Overnight we stayed at a wonderful hotel. We tried to check in early and our room wasn’t ready, but a king suite was. They upgraded us for free. It was a two room suite, but it was three sides of the building. The views were amazing. Unfortunately, it was just for one night and we had to check out today. Given all the amazing things we saw, it may sound crazy, but the views from the hotel room may have been my favorite part of New York City.
From my hotel, we took the subway to Time Square. It really was incredible. I’m not sure if it was the cargo pants with double water bottles in each pocket, the two kids in tow, the backpack, or the general look of awe on my face, but just about every street performer and garbage seller had me pegged as a tourist. We quickly learned a scowl and intentional not-seeing works the best.
We walked from Times Square to Rockefeller Square. We did a lot of walking.
Throughout this trip we’ve tried to find a bakery as good as Nana’s. If you don’t know my mother-in-law Laurie, then you’ve never experienced the best cookies in the world. We had heard of several amazing bakeries in New York City. And they were amazing, but nothing bested Nana. (Because I’m writing this a few days late, we later found one that compared equally to Nana’s cookies. It was a food truck in Boston.)
From Time Square, we took the subway again to the World Trade Center Memorial. I expected it to be more emotional, since it was one of the few memorials that I’ve lived for the event. It was a powerful tribute and an amazing space, but so much in the world has happened as a result of those towers coming down. I just had a sense of longing for what could’ve been if none of it had ever happened.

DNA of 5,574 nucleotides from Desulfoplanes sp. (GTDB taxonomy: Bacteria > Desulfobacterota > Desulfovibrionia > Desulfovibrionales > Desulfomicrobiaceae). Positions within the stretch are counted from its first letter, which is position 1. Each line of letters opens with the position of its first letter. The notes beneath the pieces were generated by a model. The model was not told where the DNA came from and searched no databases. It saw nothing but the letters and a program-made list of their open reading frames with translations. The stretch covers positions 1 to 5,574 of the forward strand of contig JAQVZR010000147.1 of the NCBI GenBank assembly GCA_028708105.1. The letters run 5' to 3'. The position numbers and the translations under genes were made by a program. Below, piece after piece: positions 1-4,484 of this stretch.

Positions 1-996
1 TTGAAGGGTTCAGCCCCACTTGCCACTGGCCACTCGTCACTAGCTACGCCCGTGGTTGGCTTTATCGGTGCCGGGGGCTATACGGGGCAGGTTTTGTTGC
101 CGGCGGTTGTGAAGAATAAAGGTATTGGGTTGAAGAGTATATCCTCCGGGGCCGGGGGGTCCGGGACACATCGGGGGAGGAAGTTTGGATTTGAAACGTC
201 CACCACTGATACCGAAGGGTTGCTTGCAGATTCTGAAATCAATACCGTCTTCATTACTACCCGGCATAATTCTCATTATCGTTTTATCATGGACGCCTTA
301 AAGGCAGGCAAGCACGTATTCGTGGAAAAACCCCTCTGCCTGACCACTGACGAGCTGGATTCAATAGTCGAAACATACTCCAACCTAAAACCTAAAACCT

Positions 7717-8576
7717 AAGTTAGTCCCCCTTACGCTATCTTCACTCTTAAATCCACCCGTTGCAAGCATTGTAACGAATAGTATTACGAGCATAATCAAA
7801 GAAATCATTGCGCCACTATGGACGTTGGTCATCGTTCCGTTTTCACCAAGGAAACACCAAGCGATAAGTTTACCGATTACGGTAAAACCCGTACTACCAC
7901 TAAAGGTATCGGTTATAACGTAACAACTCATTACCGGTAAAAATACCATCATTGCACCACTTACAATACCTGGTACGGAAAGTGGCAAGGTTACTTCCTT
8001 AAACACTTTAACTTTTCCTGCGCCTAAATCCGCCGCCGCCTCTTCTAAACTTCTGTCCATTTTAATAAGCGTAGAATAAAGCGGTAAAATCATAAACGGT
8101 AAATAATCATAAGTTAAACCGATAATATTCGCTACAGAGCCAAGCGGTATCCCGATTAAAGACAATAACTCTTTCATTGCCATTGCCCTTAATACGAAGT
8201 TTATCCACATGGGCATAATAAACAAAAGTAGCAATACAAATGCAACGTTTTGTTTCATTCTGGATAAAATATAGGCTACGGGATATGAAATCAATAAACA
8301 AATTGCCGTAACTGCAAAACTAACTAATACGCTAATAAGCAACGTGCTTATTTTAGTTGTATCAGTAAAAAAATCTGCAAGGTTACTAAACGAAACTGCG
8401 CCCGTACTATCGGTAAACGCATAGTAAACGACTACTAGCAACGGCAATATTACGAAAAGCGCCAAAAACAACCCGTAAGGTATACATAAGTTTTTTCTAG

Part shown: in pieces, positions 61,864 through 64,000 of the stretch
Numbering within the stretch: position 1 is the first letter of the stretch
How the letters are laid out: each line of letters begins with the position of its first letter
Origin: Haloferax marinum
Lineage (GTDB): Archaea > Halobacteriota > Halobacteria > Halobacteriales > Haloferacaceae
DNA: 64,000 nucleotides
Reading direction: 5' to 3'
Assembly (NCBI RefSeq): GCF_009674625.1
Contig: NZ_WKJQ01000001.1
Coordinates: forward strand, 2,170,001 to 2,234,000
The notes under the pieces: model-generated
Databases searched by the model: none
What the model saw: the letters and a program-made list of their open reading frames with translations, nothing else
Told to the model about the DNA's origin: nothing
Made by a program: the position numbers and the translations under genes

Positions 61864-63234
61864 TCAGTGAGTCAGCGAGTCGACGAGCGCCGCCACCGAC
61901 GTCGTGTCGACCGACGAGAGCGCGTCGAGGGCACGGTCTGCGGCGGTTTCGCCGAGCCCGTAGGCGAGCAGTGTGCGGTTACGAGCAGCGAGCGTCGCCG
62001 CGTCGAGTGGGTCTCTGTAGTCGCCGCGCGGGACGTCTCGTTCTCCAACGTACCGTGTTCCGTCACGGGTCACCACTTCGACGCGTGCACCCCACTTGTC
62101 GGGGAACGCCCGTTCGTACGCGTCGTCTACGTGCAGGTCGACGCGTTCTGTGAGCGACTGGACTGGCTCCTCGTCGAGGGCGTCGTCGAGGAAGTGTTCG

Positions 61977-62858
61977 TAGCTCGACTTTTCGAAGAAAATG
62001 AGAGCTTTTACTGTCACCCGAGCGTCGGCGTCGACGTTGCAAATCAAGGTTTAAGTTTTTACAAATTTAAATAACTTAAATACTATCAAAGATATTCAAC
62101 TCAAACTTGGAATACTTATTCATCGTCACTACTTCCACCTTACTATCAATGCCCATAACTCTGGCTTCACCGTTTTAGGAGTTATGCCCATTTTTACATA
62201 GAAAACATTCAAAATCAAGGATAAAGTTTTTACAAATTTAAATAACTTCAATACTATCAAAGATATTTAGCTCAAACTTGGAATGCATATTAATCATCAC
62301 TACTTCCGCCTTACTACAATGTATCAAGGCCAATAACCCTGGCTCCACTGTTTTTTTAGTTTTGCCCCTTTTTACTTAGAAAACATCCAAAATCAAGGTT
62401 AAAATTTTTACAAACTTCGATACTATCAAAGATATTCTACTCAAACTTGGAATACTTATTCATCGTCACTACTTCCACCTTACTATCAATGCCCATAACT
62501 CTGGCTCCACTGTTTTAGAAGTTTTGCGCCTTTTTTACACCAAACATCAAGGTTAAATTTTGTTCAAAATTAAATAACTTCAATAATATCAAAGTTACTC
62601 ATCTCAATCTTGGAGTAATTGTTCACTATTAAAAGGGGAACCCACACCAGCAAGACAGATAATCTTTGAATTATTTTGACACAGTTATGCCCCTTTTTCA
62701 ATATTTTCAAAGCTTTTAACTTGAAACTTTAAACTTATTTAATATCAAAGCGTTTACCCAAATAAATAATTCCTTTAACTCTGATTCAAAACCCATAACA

From there we walked to the Brooklyn Bridge, took a ferry to see the Statue of Liberty, and walked around the business district. On our ferry trip, we noticed that every ferry was shadowed by a Coast Guard boat. It was both welcome and a reminder of what we lost when the WTCs came down. Later, we found an airstream in the city (not ours), used as a food truck. Both the little girl and the Bull were more touristy than I had imagined. Both were shiny in places where tourists had rubbed. You can see it on the girl’s arms, the bull’s head, and one other place.
We found some great pizza, fun carousel, and the really quiet little park. Unfortunately, I don’t have a picture of the park. There are a couple boys about Ben’s age running around in the splash park less-than-fully-clothed. (Ben refused to join! 😆) It wasn’t a time that I could take pictures. But it was surprisingly quiet and peaceful.
Lastly, we took public transportation back out to New Jersey and said goodbye to New York City. It was a wonderful time, but a really expensive time. And, a really busy time. I was ready to leave, but I think I was the only one.
Finally, I want to give a shout-out to friends. Jason Scully and his family hosted us in New Jersey and made it possible for us to leave Eisley and the truck. Jason joined us for the first day, helped direct our route, figure out the transportation, and gave us great advice. We spent two nights with them and very thankful for their help. Sara‘s friend Wayne Petro was very helpful giving us directions in the city and walking us around the second day.
I'm not an Airstream Jedi, yet. Airstream Jedi would have sounded presumptuous, like I know what I'm doing. That couldn't be further from the truth. Padawan is a title I can hope to live up to.
Knots Per Hour
My friend Mike is building an airplane. Check it out.